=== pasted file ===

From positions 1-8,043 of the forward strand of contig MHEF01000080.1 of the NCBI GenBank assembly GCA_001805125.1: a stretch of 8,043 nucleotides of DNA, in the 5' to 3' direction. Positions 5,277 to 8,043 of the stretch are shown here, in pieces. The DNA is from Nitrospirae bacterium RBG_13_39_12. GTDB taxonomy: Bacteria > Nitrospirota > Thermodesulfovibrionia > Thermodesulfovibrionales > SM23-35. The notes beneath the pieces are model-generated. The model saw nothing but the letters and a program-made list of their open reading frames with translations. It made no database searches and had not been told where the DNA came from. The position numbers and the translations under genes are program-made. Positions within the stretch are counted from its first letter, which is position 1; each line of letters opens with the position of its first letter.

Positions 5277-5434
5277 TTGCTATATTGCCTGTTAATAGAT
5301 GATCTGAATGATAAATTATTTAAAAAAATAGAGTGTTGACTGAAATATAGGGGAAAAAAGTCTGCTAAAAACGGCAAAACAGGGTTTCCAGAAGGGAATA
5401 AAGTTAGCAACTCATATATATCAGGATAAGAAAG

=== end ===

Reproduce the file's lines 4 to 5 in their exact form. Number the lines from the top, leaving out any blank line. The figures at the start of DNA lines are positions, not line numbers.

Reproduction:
5301 GATCTGAATGATAAATTATTTAAAAAAATAGAGTGTTGACTGAAATATAGGGGAAAAAAGTCTGCTAAAAACGGCAAAACAGGGTTTCCAGAAGGGAATA
5401 AAGTTAGCAACTCATATATATCAGGATAAGAAAG